Since the Jews do not go onto the Temple Mount, they pilgrimage to their second holiest site, the Western Wall (You do NOT want to refer to this as the Wailing Wall, as many Jews deem this term offensive). This is located at the foot of Temple Mount, and it is a remnant of a wall that surrounded the Jewish Temple. Jews come to this site and place written prayers inside the walls. The notes are collected twice a year and buried at Mt. Olive. More than a million written prayers are collected each year.

Considered the holiest place on earth among Christians is the Holy Sepulchre, which has been the site for Christian pilgrimage for the past 2000 years. Not only is it the place where most Christian churches believe Jesus was buried and rose again, and they also believe it is where he has crucified and his body was prepared for burial.

Not gonna lie, Aaron and I had NO IDEA what the Holy Sepulchre was when we went there. We just kind of stumbled upon it when we were wandering around the Old City and noticed a big church with a lot of people milling about. We walked in and was everyone placing their hands on what looked like a coffin, so we decided had to do it as well. Good thing we found it, I couldn’t imagine coming to Jerusalem without seeing the most important site in Christianity.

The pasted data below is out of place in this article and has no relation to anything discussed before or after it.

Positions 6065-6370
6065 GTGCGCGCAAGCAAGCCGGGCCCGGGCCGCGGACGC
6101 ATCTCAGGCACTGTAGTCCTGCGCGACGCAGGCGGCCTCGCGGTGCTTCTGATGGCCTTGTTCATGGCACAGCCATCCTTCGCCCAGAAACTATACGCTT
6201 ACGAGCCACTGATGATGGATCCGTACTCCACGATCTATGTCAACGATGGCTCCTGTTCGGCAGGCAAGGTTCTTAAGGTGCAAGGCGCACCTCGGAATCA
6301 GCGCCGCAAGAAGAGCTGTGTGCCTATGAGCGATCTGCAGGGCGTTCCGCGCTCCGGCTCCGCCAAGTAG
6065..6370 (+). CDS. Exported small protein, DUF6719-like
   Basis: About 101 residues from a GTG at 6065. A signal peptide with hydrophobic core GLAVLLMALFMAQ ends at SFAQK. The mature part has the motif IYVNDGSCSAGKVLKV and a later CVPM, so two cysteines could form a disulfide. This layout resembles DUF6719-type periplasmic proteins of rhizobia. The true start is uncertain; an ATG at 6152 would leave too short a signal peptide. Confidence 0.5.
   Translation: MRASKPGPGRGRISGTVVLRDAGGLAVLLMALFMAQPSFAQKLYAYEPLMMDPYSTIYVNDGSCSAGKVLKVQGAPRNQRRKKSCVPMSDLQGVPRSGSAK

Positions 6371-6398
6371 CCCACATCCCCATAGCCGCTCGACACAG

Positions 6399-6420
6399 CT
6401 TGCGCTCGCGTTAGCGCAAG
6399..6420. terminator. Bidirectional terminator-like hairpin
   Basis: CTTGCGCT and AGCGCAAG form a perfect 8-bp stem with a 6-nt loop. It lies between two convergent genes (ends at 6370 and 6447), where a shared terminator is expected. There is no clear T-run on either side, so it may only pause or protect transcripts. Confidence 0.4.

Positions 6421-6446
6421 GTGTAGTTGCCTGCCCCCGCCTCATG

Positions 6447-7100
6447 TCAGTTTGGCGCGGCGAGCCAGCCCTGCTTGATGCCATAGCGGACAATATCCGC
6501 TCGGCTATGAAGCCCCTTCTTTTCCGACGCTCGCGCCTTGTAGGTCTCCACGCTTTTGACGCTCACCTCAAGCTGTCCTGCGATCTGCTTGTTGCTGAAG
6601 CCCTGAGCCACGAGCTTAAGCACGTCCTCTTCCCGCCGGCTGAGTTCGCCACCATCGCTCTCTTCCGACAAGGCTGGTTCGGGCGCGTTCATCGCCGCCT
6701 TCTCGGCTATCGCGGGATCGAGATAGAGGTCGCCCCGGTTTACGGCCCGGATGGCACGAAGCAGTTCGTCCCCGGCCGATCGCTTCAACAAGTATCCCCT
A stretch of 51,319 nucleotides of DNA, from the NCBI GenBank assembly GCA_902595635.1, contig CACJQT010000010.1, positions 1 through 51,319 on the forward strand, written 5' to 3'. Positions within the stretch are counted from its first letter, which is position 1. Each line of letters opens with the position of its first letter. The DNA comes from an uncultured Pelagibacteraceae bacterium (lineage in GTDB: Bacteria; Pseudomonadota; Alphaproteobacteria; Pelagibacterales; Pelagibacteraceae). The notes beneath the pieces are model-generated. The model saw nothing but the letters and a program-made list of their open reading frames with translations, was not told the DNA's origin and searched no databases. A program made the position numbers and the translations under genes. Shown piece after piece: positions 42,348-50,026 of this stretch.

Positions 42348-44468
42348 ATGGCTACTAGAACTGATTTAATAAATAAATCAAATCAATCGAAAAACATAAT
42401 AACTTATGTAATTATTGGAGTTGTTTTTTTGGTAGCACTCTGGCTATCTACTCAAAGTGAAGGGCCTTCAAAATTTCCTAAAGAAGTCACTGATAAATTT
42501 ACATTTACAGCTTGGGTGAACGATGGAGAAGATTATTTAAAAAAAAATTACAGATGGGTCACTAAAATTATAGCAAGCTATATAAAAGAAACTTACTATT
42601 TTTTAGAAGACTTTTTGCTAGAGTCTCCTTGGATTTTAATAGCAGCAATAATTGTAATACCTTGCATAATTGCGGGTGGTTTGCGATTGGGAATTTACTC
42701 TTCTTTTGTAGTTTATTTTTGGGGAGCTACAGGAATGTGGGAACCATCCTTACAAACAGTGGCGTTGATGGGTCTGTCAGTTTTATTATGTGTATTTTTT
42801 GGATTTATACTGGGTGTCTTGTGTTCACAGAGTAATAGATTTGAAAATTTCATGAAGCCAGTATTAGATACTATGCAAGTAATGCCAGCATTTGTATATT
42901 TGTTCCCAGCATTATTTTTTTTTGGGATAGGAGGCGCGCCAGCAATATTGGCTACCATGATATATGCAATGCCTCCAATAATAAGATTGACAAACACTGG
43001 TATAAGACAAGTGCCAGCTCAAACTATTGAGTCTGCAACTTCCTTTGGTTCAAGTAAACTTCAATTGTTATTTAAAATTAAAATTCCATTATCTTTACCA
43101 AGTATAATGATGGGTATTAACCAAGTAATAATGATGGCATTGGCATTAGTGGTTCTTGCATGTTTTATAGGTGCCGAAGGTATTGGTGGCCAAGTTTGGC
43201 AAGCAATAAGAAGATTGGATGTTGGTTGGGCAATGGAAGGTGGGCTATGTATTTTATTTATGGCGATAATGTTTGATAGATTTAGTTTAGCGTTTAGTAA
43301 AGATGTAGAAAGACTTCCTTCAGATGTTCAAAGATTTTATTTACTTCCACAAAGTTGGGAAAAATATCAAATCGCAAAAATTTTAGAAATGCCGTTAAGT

As far as the atmosphere goes outside the religious sites, it is pretty much your modern city. The one thing I that really made the city stand out in my mind from others are the Hasidic Jews. I was surprised to see so many of them, as you can easily spot them in their black suits, black or fur caps and their long sidelocks. Not that there is anything wrong with that (a la Seinfeld), just one of those things that will always stick in my mind when I think about Jerusalem.

Oh, another thing that is unique to Israel is the security. You have to go through security checkpoints to get into the bus station, the malls, part of the Old City, etc., etc., etc. There are a lot Israeli military walking around with uzis, and that is a little shocking at first, but then you get used to it. Can you imagine people with uzis walking casually around the U,S.? I don’t think so!